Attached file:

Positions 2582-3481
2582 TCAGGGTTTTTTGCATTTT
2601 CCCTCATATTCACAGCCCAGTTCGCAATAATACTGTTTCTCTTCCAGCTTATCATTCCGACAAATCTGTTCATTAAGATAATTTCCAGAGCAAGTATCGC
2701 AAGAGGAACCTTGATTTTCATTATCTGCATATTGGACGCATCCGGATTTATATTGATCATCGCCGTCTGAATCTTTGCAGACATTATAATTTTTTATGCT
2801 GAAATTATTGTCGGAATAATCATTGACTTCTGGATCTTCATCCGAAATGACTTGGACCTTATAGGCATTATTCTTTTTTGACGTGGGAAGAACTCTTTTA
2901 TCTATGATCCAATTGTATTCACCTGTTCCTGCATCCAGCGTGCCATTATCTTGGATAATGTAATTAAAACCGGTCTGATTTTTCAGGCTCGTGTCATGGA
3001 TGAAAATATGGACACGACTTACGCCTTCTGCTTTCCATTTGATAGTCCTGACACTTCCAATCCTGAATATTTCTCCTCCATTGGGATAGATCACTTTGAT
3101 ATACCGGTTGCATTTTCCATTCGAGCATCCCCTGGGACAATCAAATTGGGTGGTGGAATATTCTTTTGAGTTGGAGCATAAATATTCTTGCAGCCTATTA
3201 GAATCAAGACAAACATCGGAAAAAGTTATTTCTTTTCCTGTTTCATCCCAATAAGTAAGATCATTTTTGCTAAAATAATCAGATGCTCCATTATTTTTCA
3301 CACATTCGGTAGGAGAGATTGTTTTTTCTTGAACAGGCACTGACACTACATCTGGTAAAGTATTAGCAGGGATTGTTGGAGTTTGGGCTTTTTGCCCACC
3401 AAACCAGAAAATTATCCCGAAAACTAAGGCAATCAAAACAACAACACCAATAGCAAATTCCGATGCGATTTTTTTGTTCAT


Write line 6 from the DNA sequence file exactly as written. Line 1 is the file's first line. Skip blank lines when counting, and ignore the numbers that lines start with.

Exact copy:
2901 TCTATGATCCAATTGTATTCACCTGTTCCTGCATCCAGCGTGCCATTATCTTGGATAATGTAATTAAAACCGGTCTGATTTTTCAGGCTCGTGTCATGGA